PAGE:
Fear not

When I was a kid, I was always afraid to go to sleep on Christmas Eve. Year after year I had the same nightmare. I don’t remember the dream itself, but even today, I remember how terrified I was. I guess I was too wound up, or afraid Santa would pass our house by if I weren’t asleep.

We rarely focus on this—it doesn’t come out in children’s Christmas pageants—but the first Christmas began in terror for unsuspecting shepherds. Luke 2:9 says, “An angel of the Lord appeared to them, and the glory of the Lord shone around them, and they were terrified.”

The old King James translation says they were “sore afraid.”

The Greek word for fear, phobia, is used twice in this sentence, first as a verb and then as a noun, along with the adjective mega, meaning “great.”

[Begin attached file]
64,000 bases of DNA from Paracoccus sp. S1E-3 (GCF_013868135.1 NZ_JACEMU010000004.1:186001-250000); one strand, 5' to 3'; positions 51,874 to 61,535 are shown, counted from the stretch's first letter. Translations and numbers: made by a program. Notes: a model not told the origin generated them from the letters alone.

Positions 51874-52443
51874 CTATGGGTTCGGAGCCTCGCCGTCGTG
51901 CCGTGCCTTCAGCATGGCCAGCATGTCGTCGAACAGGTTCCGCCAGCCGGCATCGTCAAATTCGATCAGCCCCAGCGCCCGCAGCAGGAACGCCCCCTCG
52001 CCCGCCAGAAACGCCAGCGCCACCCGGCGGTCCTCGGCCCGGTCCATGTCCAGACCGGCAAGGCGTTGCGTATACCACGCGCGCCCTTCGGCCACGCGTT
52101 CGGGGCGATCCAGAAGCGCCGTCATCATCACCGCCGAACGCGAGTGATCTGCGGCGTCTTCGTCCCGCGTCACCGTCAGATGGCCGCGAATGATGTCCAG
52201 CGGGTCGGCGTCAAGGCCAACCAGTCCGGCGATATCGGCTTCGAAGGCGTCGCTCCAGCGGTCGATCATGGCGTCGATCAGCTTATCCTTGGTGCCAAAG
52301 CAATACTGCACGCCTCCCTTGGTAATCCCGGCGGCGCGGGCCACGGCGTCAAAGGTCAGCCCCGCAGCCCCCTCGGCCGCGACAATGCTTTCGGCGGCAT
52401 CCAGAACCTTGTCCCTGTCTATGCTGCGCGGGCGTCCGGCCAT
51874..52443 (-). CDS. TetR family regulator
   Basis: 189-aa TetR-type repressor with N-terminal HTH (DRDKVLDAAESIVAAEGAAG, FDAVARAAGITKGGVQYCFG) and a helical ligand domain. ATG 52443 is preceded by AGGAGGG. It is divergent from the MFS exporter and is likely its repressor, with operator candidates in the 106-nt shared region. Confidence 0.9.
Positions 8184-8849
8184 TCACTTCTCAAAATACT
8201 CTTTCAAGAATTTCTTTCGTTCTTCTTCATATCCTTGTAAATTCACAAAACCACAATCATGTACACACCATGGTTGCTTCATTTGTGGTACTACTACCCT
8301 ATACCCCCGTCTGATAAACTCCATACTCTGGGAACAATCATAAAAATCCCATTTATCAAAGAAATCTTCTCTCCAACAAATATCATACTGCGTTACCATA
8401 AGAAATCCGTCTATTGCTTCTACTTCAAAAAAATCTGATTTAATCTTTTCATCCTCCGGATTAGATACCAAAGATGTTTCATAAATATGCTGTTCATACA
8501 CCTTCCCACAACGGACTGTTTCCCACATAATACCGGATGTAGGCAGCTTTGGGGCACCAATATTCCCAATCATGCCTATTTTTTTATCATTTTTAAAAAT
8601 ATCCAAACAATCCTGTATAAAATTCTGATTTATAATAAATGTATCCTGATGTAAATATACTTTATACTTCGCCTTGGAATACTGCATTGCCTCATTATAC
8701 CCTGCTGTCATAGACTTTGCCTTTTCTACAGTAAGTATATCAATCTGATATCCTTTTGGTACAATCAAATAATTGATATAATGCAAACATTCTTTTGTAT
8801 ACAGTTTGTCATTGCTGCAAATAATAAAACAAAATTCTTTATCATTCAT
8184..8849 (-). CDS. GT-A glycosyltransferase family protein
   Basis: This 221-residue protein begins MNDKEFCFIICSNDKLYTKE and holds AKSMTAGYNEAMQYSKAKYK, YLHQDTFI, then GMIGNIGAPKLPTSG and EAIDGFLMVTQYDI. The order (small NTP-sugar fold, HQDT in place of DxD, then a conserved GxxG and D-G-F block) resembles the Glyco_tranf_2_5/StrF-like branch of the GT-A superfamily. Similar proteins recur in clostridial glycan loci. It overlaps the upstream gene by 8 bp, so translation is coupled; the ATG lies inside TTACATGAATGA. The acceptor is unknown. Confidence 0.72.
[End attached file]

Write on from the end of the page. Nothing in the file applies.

Literally, the shepherds were “greatly afraid, fearful, mega.”

Isn’t Christmas supposed to be about warm feelings?

And what were they afraid of? It could not have been because they forgot to buy batteries, or because their crazy uncle showed up unannounced.

Luke said it was God’s glory. The Divine Essence on display in the night sky. The manifestation of the excellence and power of God. They saw God for who God really was, and they realized who they were in comparison.

That’s the primal fear, the fear beneath all other fears. 

To overcome that fear, God had to do something that no other religion can comprehend: God was born for you.

God became vulnerable. God came in need of you. 

When you take the Christ child into your arms, God shines the light of his glory on you. God sees you for who you really are and finds you beautiful.

“Fear not,” says the God of Love. “I was born for you.”

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